The first 6 chapters were originally prepared in 1997-98, Chapter 7 was added in 1999, and Chapter 9 was added in 2004. A typeset version of Chapter 8 (on fault-tolerant quantum computation) is not yet available; nor are the figures for Chapter 7. Additional material is available in the form of handwritten notes.
There is also an updated (though incomplete) version of Chapter 4, prepared in 2001.
Chapters 2 and 3 were updated in July 2015. What is now Chapter 5 (also updated July 2015) is a new version of what was previously the first half of Chapter 6.
Chapter 10, updated April 2016, is a revised and expanded version (still not quite complete) of what was previously Chapter 5.
1. Introduction and Overview, 30 pages.
Chapter 2. Foundations of Quantum Theory I: States and Ensembles, 40 pages.
New: Updated Chapter 2. Foundations I: States and Ensembles, 52 pages (July 2015).
Chapter 3. Foundations of Quantum Theory II: Measurement and Evolution, 62 pages.
New: Updated Chapter 3. Foundations of Quantum Theory II: Measurement and Evolution, 66 pages (July 2015).
Chapter 4. Quantum Entanglement, 28 pages.
Updated (but incomplete) Chapter 4. Quantum Entanglement, 70 pages (2001).
Chapter 5. Quantum Information Theory, 64 pages.
New : Updated Chapter 5. Classical and Quantum Circuits, 54 pages (July 2015).
Chapter 6. Quantum Computation, 91 pages.
Chapters 1-6 in one file, 321 pages (ps format)
New: Chapter 10. Quantum Shannon Theory, 90 pages (Updated January 2018).
Here are some of the handwritten notes that have not yet been typeset :
Abelian hidden subgroup problem, discrete logarithm (2009 handwritten
notes – see also notes
on non-abelian HSP)
Quantum searching (2009 handwritten notes – see also 2009 notes on quantum lower bounds)
Quantum simulation (2009 handwritten notes)
Local Hamiltonian problem (2009 handwritten notes)
Toric code recovery, fault-tolerant recovery, fault-tolerant gates (2011 handwritten notes)
Cluster states (2017 handwritten notes)
Ising anyons and Majorana modes (2018 handwritten notes)
The theory of quantum information and quantum computation. Overview of classical information theory, compression of quantum information, transmission of quantum information through noisy channels, quantum entanglement, quantum cryptography. Overview of classical complexity theory, quantum complexity, efficient quantum algorithms, quantum error-correcting codes, fault-tolerant quantum computation, physical implementations of quantum computation.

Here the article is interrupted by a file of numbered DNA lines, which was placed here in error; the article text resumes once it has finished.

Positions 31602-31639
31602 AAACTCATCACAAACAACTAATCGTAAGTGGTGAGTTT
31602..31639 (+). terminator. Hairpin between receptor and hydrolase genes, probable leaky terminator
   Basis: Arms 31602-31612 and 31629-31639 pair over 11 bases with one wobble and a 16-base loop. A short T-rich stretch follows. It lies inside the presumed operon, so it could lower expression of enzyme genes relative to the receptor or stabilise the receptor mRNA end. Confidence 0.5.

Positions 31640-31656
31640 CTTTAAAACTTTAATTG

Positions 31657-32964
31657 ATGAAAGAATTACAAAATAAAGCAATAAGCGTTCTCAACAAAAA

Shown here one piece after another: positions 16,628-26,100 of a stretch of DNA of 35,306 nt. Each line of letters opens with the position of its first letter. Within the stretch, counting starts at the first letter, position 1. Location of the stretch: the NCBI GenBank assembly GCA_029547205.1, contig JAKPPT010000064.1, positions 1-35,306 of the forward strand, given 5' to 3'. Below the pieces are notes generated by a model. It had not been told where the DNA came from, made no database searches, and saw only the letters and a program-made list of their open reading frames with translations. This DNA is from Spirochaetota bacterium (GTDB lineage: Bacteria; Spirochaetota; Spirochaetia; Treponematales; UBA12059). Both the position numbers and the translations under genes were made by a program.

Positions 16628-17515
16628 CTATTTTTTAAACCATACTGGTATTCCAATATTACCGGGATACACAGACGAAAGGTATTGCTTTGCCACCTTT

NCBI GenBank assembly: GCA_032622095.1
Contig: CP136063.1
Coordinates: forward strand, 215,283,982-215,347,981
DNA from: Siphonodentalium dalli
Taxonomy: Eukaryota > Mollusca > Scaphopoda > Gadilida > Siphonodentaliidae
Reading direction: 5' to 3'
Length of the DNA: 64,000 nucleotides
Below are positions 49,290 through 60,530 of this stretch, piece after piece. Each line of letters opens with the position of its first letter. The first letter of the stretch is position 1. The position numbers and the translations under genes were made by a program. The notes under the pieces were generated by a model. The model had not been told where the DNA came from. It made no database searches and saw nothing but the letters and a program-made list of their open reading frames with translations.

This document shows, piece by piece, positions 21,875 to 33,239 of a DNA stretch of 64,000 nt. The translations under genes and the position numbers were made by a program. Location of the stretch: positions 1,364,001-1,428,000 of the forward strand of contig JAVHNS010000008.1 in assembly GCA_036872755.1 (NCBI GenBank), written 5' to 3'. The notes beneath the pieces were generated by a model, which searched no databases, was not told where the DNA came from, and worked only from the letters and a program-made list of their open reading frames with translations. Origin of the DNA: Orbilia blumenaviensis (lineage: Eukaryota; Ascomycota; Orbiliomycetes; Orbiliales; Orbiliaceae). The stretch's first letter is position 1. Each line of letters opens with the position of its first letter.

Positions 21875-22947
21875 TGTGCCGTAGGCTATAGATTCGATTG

The course material should be of interest to physicists, mathematicians, computer scientists, and engineers, so we hope to make the course accessible to people with a variety of backgrounds.
Certainly it would be useful to have had a previous course on quantum mechanics, though this may not be essential. It would also be useful to know something about (classical) information theory, (classical) coding theory, and (classical) complexity theory, since a central goal of the course will be generalize these topics to apply to quantum information. But we will review this material when we get to it, so you don't need to worry if you haven't seen it before. In the discussion of quantum coding, we will use some rudimentary group theory.
Information is something that can be encoded in the state of a physical system, and a computation is a task that can be performed with a physically realizable device. Therefore, since the physical world is fundamentally quantum mechanical, the foundations of information theory and computer science should be sought in quantum physics.
In fact, quantum information -- information stored in the quantum state of a physical system -- has weird properties that contrast sharply with the familiar properties of "classical" information. And a quantum computer -- a new type of machine that exploits the quantum properties of information -- could perform certain types of calculations far more efficiently than any foreseeable classical computer.
In this course, we will study the properties that distinguish quantum information from classical information. And we will see how these properties can be exploited in the design of quantum algorithms that solve certain problems faster than classical algorithms can.
A quantum computer will be much more vulnerable than a conventional digital computer to the effects of noise and of imperfections in the machine. Unavoidable interactions of the device with its surroundings will damage the quantum information that it encodes, a process known as decoherence. Schemes must be developed to overcome this difficulty if quantum computers are ever to become practical devices.
In this course, we will study quantum error-correcting codes that can be exploited to protect quantum information from decoherence and other potential sources of error. And we will see how coding can enable a quantum computer to perform reliably despite the inevitable effects of noise.
Building a quantum computer that really works will not be easy. Experimental physicists are now just beginning to build and operate hardware that can coherently process quantum information.
In this course, we will learn about the pioneering efforts to operate quantum computing hardware, using ion traps, cavity quantum electrodynamics, and nuclear magnetic resonance.
The course was offered as a two term sequence for the first time in 1997-98 by John Preskill, then repeated the following year taught jointly by Preskill and Alexei Kitaev. In 2000-01 a more complete course three-term course was offered. Since then it has been taught multiple times by both Preskill and Kitaev. Links to the course webpages in later years are listed at the top of this page.